Virtual work is becoming increasingly important as the slowly developing trend toward telecommuting meets the range of evolved technologies that we have described as the Boundary Free Enterprise™. As trends in mobility, social networking, enterprise agility and Cloud IT combine to move business toward the tipping point, where virtual office work reaches widespread acceptance, it is important to consider how the new practices can best be incorporated in the business. Virtual work involve completion of jobs remotely, from home or from remote locations, without immediate physical supervision or a requirement for a central office presence. The prospect provides numerous advantages, but it cuts a wide swathe across existing practices, and needs special attention to issues of implementation, management and control. It has repercussions in technology, management, organization, personnel policies, and career development, to name but a few areas. Haphazard and poorly planned implementation could be disastrous.
While best practices exist for current visions of remote work, this has always been treated as a an exception or an entitlement rather than as a routine part of the business environment. Areas in which it has been used frequently, such as call center operations, have been relatively easy to implement, control and evaluate, operating often on a piecework basis. However, as virtual work involves more complex tasks, it will be important to get both the technology and the processes right, and this will demand significant planning.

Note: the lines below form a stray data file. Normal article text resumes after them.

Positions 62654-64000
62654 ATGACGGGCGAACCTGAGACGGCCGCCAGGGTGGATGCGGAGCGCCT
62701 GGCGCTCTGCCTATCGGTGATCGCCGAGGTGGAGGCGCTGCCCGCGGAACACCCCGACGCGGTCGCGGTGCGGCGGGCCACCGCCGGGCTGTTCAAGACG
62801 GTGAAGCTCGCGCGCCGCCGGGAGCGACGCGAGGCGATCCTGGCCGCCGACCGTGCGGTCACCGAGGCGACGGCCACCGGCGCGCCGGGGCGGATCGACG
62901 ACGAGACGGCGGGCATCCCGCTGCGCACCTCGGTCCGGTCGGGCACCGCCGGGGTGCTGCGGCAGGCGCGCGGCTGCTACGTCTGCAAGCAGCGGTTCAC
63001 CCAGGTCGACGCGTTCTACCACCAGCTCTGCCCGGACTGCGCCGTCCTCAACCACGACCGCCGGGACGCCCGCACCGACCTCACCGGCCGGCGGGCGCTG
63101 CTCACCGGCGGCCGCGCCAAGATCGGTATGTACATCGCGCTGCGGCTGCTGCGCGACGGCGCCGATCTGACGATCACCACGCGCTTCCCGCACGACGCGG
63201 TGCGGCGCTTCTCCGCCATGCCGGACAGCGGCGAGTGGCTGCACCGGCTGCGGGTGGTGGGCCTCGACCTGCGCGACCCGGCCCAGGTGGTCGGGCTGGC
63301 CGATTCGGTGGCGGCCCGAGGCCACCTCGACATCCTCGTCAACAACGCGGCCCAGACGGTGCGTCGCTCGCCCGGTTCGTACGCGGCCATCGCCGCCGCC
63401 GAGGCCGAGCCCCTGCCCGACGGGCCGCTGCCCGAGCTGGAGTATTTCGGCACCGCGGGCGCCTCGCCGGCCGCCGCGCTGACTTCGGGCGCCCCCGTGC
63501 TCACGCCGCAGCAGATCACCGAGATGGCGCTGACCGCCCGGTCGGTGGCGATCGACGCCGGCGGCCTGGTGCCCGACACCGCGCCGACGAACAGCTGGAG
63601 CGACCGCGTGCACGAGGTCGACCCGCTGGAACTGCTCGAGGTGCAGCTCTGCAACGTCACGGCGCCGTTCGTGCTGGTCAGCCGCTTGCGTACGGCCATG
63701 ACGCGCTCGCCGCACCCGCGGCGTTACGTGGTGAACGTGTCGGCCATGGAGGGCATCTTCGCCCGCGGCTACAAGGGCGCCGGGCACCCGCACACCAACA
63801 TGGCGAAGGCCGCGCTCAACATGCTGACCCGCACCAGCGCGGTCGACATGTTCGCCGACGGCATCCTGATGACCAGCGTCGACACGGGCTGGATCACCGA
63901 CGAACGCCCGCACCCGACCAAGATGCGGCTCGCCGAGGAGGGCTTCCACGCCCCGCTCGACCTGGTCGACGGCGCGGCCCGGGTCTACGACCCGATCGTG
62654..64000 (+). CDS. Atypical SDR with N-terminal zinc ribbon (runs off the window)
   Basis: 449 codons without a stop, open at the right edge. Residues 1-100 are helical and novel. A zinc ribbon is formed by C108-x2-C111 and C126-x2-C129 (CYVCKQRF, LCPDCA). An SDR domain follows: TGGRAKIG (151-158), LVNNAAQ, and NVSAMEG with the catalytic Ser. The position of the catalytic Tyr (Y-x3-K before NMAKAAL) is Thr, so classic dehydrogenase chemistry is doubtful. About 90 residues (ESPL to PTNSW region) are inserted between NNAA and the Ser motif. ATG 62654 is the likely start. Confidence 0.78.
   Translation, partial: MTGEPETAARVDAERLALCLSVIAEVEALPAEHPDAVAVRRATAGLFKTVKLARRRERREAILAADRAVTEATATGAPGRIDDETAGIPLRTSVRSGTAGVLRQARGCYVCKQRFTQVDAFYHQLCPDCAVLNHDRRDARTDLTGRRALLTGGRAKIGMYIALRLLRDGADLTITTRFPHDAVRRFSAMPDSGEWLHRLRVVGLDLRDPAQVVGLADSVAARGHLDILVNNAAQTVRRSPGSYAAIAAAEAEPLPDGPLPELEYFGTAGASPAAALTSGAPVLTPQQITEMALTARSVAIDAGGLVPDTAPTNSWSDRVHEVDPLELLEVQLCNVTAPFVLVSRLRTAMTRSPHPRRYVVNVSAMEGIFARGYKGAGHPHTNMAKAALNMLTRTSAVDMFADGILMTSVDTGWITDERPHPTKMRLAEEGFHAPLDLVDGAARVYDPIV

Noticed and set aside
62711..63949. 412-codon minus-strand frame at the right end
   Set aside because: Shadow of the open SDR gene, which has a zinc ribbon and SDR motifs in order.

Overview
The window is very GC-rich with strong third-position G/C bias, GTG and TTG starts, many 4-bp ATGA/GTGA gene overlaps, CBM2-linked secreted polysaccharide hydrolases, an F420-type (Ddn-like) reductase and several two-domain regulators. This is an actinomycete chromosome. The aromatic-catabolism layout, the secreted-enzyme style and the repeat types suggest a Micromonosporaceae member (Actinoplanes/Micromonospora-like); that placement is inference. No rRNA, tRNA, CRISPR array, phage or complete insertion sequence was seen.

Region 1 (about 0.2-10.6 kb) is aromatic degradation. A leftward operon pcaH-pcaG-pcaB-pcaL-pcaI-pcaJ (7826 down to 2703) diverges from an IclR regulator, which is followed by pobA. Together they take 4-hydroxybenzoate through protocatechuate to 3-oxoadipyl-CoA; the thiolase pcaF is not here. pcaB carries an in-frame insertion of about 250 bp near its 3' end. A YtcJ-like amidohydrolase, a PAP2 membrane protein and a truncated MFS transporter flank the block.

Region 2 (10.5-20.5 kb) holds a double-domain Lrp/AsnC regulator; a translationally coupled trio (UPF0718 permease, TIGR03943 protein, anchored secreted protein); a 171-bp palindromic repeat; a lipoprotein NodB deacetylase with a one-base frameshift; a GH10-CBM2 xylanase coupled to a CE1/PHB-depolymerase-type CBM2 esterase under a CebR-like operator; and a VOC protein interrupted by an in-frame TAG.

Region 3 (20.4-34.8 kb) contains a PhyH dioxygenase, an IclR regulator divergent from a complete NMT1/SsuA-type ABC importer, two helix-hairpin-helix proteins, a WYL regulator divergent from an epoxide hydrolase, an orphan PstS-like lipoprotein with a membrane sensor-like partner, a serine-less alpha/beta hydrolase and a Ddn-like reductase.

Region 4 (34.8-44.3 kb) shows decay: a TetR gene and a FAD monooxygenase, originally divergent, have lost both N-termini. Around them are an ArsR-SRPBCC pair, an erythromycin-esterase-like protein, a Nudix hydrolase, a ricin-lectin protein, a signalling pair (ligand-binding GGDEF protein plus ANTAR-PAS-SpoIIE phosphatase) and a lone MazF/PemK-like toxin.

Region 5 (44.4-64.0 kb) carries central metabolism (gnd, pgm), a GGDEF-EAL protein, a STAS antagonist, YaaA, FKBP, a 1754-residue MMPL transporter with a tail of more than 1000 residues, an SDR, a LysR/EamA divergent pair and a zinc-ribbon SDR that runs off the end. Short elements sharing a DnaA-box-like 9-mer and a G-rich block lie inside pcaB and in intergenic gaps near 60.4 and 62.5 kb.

One of the complexities of planning for virtual work is that it inherently involves two locations, both of which have separate requirements for resources, technologies, and procedures. The central office must facilitate virtual work on all levels; the home or remote office must integrate with these technologies and procedures, and, and both need to ensure that there is adequate support for performing tasks, communications, collaboration, and career advancement.
The coming age of virtual work will affect everyone. Vendors need to adapt software and hardware to meet new demands; IT departments need to find ways to facilitate virtual work; and corporate management needs to sort out management and human resources issues and their implications. From an IT perspective, virtual work greatly favors the Cloud and Mobility, both of which have contributed to expanding possibilities. Existing mobility and telecommunications programs need to be re-examined in the light of these new developments, and fitted to this important new paradigm and plans need to be made for the numerous effects these developments will have across the enterprise.
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